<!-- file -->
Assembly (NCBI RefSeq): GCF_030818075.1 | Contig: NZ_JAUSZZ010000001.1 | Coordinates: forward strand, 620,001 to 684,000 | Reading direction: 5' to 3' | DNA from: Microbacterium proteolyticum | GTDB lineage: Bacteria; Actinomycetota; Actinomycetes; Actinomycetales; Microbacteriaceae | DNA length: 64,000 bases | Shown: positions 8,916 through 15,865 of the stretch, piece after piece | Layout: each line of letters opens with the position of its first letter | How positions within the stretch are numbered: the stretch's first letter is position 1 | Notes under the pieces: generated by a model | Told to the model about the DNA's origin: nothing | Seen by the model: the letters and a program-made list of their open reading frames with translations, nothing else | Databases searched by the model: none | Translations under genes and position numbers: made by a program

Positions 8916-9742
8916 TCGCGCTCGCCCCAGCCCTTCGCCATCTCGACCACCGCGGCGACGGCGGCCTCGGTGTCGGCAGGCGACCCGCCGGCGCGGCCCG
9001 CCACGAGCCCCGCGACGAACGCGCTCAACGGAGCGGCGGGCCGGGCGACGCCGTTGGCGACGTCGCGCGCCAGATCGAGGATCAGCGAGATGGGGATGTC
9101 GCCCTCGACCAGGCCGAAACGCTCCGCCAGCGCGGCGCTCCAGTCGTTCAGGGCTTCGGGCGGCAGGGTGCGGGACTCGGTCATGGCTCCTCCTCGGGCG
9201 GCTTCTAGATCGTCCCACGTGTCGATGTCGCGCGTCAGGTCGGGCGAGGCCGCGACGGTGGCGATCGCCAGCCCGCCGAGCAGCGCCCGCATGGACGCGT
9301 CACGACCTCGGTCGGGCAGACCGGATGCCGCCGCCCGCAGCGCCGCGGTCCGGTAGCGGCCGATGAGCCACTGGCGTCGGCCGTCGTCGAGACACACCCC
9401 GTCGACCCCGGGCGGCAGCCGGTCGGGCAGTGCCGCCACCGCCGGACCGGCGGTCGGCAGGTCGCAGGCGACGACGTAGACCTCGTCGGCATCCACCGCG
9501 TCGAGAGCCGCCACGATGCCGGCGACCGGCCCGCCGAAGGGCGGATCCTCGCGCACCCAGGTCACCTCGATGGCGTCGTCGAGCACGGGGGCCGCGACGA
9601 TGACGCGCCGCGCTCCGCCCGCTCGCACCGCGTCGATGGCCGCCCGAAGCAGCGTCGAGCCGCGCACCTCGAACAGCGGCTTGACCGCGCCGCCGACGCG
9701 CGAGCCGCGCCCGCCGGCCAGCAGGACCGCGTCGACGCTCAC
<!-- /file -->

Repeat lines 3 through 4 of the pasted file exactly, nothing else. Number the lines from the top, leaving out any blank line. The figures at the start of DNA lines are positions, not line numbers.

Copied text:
8916 TCGCGCTCGCCCCAGCCCTTCGCCATCTCGACCACCGCGGCGACGGCGGCCTCGGTGTCGGCAGGCGACCCGCCGGCGCGGCCCG
9001 CCACGAGCCCCGCGACGAACGCGCTCAACGGAGCGGCGGGCCGGGCGACGCCGTTGGCGACGTCGCGCGCCAGATCGAGGATCAGCGAGATGGGGATGTC